Lets set things straight. Patrick Sharp isn’t going anywhere.
…for the time being.
It is all but set in stone that when the Blackhawks take the ice on October 9th against the Dallas Stars your beloved #10 will be in his familiar position on a wing along with fellow linemates Jonathan Toews and Marian Hossa.
Will he last the entire season with the Blackhawks, though, is anyone’s guess.
As you are aware, the Blackhawks are approaching the 2014-2015 season $2.2 million ($2,216,795 to be exact) over the $69 million cap limit. This means, you guessed it, the Blackhawks must shed $2.2 million worth of cap space by the start of the season. Lets assume prospect Teuvo Teravainen begins the season in Rockford. This cuts $894,167 from the $2.2 million the Blackhawks are over, leaving the team $1.3 million over the limit instead. This doesn’t seem like much, but in the NHL salary cap game, $900,000 a small fortune.
This could very well mean the departure (via trade) of any player making over $1.3 million. The popular names thrown around for the past month include defensemen Johnny Oduya ($3.3 million), Michal Rozsival ($2.2 million), Brent Seabrook ($5.8 million) and forwards Patrick Sharp ($5.9 million) and Bryan Bickell ($4 million).
“Well you just answered your own question. Michal Rozsival is by far the worst player on that list, trade him!”
First off, its not that easy.
During the salary-cap era, hockey has evolved into a strategic game of numbers.
Second, and foremost, in order to trade a player, a a potential trade partner must first want that player. Would you trade for a mediocre, 35-year old, $2.2 million cap hit if you were looking to build a championship team?
I didn’t think so.
This is why a player like Kris Versteeg ($2.2 million) is never even mentioned on lists of potential trade subjects. No one wants him – aside from Stan Bowman, that is.
At this point in time, it seems most realistic that a player like Johnny Oduya is likeliest to be shipped out. He’s experienced, durable, reasonably affordable and, most importantly, isn’t completely useless. The most important factor is that there are plenty of teams paper-thin on defense that would gladly inquire about his services.
Now lets enter that wonderful world of theoretics.
You may or may not want to crucify me for implying this, but a trade involving Patrick Sharp would make the most sense for Blackhawks moving forward.
Sharp is a wonderful person and an even better asset to the Blackhawks offense. The problem is Sharp’s age, durability, and contract.
Coming off the most productive season of his NHL career, Sharp’s trade value is at an all-time high.
The demand for scoring is prevalent around the NHL. Next to defense, true scoring depth seems to be the most scarce feature among NHL rosters.
This brings me to the most logical trade scenario I observed prior to the opening of the free agent market on July 1st:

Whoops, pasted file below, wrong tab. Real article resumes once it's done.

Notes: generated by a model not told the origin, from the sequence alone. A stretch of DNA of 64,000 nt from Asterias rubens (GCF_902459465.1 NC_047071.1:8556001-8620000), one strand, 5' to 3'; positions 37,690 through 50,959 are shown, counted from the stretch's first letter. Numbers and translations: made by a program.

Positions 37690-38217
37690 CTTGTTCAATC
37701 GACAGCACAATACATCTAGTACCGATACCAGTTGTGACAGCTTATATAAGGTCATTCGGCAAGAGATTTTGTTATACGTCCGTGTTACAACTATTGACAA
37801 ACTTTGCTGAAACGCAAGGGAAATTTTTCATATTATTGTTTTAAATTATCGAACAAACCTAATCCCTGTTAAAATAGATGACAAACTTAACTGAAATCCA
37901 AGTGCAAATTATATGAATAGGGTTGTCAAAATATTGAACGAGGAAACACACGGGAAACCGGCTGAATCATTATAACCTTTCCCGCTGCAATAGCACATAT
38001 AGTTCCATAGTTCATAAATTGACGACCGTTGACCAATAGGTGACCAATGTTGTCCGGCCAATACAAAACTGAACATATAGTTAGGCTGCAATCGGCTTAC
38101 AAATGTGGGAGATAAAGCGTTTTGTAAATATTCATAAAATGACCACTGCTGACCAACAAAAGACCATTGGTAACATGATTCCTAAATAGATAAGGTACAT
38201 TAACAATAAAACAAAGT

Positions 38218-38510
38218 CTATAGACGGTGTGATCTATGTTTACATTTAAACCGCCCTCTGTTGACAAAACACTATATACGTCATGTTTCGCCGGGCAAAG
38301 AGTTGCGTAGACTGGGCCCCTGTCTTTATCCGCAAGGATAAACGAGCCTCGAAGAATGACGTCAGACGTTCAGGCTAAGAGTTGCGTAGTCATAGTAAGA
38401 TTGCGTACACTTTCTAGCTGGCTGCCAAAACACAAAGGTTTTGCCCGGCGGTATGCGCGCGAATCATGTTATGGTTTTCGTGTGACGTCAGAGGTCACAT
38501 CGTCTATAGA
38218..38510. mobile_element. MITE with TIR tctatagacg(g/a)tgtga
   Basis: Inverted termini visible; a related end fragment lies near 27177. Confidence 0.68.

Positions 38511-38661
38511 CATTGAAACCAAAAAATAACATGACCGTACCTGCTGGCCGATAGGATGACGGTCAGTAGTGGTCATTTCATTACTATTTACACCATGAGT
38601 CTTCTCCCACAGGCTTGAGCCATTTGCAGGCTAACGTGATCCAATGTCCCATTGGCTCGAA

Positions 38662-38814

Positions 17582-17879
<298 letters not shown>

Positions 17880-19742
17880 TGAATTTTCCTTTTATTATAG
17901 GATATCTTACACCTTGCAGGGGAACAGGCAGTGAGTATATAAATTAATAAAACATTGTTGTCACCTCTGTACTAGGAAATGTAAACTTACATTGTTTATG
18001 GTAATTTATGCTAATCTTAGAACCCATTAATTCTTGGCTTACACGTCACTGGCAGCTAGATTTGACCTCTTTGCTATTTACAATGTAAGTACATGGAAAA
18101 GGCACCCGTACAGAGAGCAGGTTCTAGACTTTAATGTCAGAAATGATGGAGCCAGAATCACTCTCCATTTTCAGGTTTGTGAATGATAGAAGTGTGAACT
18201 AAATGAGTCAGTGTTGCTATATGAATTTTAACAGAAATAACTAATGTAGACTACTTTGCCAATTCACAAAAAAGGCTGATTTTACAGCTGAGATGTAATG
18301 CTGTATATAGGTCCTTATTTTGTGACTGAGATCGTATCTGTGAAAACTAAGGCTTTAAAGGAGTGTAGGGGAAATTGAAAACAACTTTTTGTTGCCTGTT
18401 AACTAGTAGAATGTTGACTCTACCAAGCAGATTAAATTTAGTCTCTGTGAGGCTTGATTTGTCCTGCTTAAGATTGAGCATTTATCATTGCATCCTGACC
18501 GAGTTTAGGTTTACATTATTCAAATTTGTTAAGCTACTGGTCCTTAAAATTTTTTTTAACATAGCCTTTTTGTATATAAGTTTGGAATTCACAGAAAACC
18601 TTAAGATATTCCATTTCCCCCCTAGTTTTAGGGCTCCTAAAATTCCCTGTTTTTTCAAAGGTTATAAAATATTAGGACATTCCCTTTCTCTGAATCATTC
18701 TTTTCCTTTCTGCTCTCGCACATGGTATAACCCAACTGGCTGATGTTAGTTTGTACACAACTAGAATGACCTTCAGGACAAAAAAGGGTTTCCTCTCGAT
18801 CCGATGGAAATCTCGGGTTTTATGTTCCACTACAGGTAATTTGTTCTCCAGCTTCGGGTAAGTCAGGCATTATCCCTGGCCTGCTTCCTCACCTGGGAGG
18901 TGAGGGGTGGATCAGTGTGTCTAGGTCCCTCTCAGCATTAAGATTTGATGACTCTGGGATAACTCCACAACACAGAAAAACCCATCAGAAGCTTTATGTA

Patrick Sharp to the Florida Panthers for defenseman Erik Gudbranson and a top prospect.
Note: Gudbranson signed a two-year, $5 million deal with the Panthers on July 14th.
Why it makes sense:
The Blackhawks need defensive depth. Prospects Adam Clendening, Klas Dahlbeck and Stephen Johns are progressing nicely through the Blackhawks system but who’s to say they are NHL ready just yet? Gudbranson was the 3rd overall pick in the 2010 NHL Draft and has both NHL experience and limitless upside.
The Blackhawks would also save $3.4 million with this deal – comfortably placing themselves around $1.2 million under the cap limit – money that could very well be used to resign winger Brandon Saad who is set to become a restricted free agent at the conclusion of this season.
Ultimately Sharp would have to waive his no-trade clause in order for such a deal to be made. You might ask “why would Sharp want to play in Florida?” Aside from the obvious fact that the temperature in the sunshine state very seldom drops below 70 degrees, Sharp would be reuniting with the man who brought the once-unknown winger to Chicago in the first place, Dale Tallon.
Sharp’s production may take a slight hit, but not a significant one – especially if he plays on a line with gifted youngsters Alex Barkov and Jonathan Huberdeau. He may even thrive on such a line.
Even with Sharp, the Florida Panthers would still be a team years away from playoff contention. It is likely that Tallon would attempt to trade Sharp at the deadline to a team desperate for scoring. It would work out well for both sides. Sharp would, once again, land with a contender and the Panthers would receive future pieces for the 32-year old’s services.
Ultimately, at the conclusion of his career, Sharp could view his tenure with the Florida Panthers as a four-month long vacation.